Amanda Gough // Thigh-gaps And Classical Figure Study

There was something romantic about the house as I walked up the tree covered path. The blue home with it's wooden door felt dreamy against the lush green grass and bushes populating her front yard. Amanda met me at the door with her waist-high Great Dane, and total scaredy cat, Annie.

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"I fell into painting in college. I had always been creative, but I never considered it to be something I would pursue as a career. I'd been told art wasn't a practical choice, I would never be able to support myself with it. So, I entered college as a criminal justice major, prepared to join the military or law enforcement, but I still wanted my quintessential liberating college experience."

Amanda led the way through her house to check on a painting experiment outside. The warm hue of the walls, the wooden chest serving as a coffee table, the straw sunhat resting on the counter. It all matched her. It all matched her work. 

"I found out there were modeling positions for figure drawing classes, and I went to the art building to sign up. When I entered the building, there was an overwhelming sense of belonging. Paint was everywhere, on the floors, on the walls, on the chairs, on the tables. I had such a guttural reaction to my surroundings that I decided to listen to it; I never left. I started modeling that very semester. By the next, I was on the other side of the easel."

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After a tour of both her studio spaces, we settled into the downstairs studio. Classical music wafted through the cozy home, and I was transported. Her paints rested on an old rolling wooden table where a candle burned, filling the room with eucalyptus and peppermint. We move the easel around a few times to find the right light, but once we did, I felt I could be living in a painting by the old masters. I mean... a bunny literally showed up outside the window as she painted. It was like a Beatrix Potter meets Davinci. 

"My work is mostly about using art history as a way to reflect on aesthetics and societal body standards. I explore representations of the female body in past works by renowned artist from different influential art movements (mostly the Italian Renaissance at the moment). The female figure has always been the subject of artists' gaze, differing in representation based on its contemporary society. Seeing the physical changes of "the female muse", we can see how flexible the concept of beauty is."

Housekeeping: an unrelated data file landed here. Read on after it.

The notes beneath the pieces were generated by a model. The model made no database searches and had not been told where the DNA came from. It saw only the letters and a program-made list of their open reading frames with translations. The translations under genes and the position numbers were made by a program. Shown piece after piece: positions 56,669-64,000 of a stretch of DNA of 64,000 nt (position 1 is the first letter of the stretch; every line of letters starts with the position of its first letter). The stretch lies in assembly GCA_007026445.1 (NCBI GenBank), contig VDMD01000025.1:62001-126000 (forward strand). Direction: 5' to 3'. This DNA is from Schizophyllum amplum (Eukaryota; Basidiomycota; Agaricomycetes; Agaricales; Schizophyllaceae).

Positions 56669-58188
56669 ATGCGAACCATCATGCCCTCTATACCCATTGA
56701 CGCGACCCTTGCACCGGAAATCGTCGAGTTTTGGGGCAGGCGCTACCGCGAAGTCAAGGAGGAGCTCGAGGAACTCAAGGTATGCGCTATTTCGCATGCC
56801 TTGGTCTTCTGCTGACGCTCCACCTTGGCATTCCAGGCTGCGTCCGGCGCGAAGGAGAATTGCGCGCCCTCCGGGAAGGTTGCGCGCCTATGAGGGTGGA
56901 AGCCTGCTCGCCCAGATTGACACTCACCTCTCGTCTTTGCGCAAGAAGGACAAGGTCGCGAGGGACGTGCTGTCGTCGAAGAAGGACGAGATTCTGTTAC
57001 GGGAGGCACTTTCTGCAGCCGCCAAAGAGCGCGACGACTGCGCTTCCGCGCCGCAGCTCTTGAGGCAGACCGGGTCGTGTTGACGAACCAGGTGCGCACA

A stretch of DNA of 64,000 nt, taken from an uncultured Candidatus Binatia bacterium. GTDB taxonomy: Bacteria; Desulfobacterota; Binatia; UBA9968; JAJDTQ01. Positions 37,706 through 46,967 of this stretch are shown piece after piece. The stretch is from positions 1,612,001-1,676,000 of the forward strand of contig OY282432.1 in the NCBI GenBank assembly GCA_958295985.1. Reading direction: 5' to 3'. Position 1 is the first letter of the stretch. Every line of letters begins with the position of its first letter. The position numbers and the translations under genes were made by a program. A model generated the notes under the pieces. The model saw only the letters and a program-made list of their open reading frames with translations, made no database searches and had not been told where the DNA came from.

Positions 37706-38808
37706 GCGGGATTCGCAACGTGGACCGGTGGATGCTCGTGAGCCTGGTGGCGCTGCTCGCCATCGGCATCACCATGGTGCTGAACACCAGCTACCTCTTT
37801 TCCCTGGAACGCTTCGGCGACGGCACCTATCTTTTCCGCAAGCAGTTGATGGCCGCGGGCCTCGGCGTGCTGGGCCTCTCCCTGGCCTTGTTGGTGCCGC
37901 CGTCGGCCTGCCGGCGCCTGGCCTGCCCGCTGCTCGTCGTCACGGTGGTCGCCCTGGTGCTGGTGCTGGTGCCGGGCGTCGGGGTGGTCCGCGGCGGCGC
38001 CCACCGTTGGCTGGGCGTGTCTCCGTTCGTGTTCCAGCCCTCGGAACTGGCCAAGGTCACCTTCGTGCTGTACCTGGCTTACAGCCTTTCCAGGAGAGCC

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"I hate seeing women with crippling self doubt and insecurity because they believe they don't fit into societal standards. I want women to take life by the balls without concerning themselves with thigh gaps our Toblerone tunnels. I am no different, I am not above the insecurity. I have fallen into the same cycle where Ive tried to morph myself into someone I think people will admire -not my wit, intelligence, or sense of humor- my body. It's something I still work on every day. I want women to see other body types that are different but still celebrated. Bodies that were once considered the ideal figure. Then they can begin to understand that beauty standards contradict themselves. They are fictional, fluid concepts that change with every new audience."

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Aimee Bayles // The Emotional Power Of Music

Music drifts across the apartment as I walk back to grab a different lens from my bag. Aimee sits on her bed; guitar in her lap and lyric books spread in front of her. She’s working on a new song with a catchy hook and a gentle melody.

I can hear tinges of her influences, including Patty Griffin and Norah Jones along with the subtle blending of Harlem jazz, rockabilly, and folk music, woven across her music. Their commonality being the emphasis on vulnerable, story-telling and a deep connection to their place of origin.

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"I think music just ... has a way of cutting into the soul and into feelings that are hard to reach any other way. We make the art that we make because it's a part of ourselves that we want to carry outside so that other people can see it." says Aimee.

Through her new album, Enough, Aimee's voice rises and falls, saturated with nuanced feeling. She soars across an ode to finding a home far away from family in No One Can Tell Us No. Then she maintains her strength while letting us into the grief of her mom's passing a few years ago through, Enough, a song sung with mournful hope to her mother

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"I remember, when my mom died, not being able to play or sing for several months afterward. I couldn't bring myself to do it. Then one day it just felt like the time. I ended up sitting down with my guitar on my couch and playing through one of my favorite Patty Griffin songs. I was crying all the way through it, but in a way that felt cathartic and healing... It felt like she was there with me a little bit ... That opened up being able to get back into it again and sort of, move through."

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Somewhere in the middle of our session, we have a cup of tea together, bonding over our mutual love for Harry Potter via a mug that turns into the Marauder's Map when it gets hot. This nerdiness is a perfect example of the thing I love about Aimee, she's willing to talk about all her perceived shortcomings, but she's also unequivocally herself.

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